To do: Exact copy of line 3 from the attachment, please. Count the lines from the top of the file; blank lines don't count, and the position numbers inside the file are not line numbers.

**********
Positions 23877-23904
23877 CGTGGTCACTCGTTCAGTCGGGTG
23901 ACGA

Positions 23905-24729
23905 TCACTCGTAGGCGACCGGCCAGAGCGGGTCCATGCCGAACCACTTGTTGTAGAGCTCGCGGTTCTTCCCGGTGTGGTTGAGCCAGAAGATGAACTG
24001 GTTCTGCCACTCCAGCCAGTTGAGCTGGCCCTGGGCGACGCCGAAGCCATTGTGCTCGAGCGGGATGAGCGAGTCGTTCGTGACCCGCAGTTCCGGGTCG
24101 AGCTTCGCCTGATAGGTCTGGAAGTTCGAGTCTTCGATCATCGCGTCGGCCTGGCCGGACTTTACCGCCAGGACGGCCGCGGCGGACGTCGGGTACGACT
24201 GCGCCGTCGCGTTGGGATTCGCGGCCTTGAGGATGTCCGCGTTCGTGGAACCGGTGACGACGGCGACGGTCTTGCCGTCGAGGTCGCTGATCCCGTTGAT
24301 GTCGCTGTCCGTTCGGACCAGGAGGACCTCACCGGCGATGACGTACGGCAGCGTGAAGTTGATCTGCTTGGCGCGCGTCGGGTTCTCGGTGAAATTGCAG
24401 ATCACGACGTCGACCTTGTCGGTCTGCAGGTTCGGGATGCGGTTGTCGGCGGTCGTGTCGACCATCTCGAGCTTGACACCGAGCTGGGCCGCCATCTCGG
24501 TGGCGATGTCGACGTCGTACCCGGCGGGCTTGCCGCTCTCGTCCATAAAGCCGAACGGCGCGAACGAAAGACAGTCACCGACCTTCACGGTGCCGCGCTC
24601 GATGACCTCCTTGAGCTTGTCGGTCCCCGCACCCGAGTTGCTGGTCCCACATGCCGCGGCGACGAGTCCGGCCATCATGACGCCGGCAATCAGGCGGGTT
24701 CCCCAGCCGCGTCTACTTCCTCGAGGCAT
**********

23901 ACGA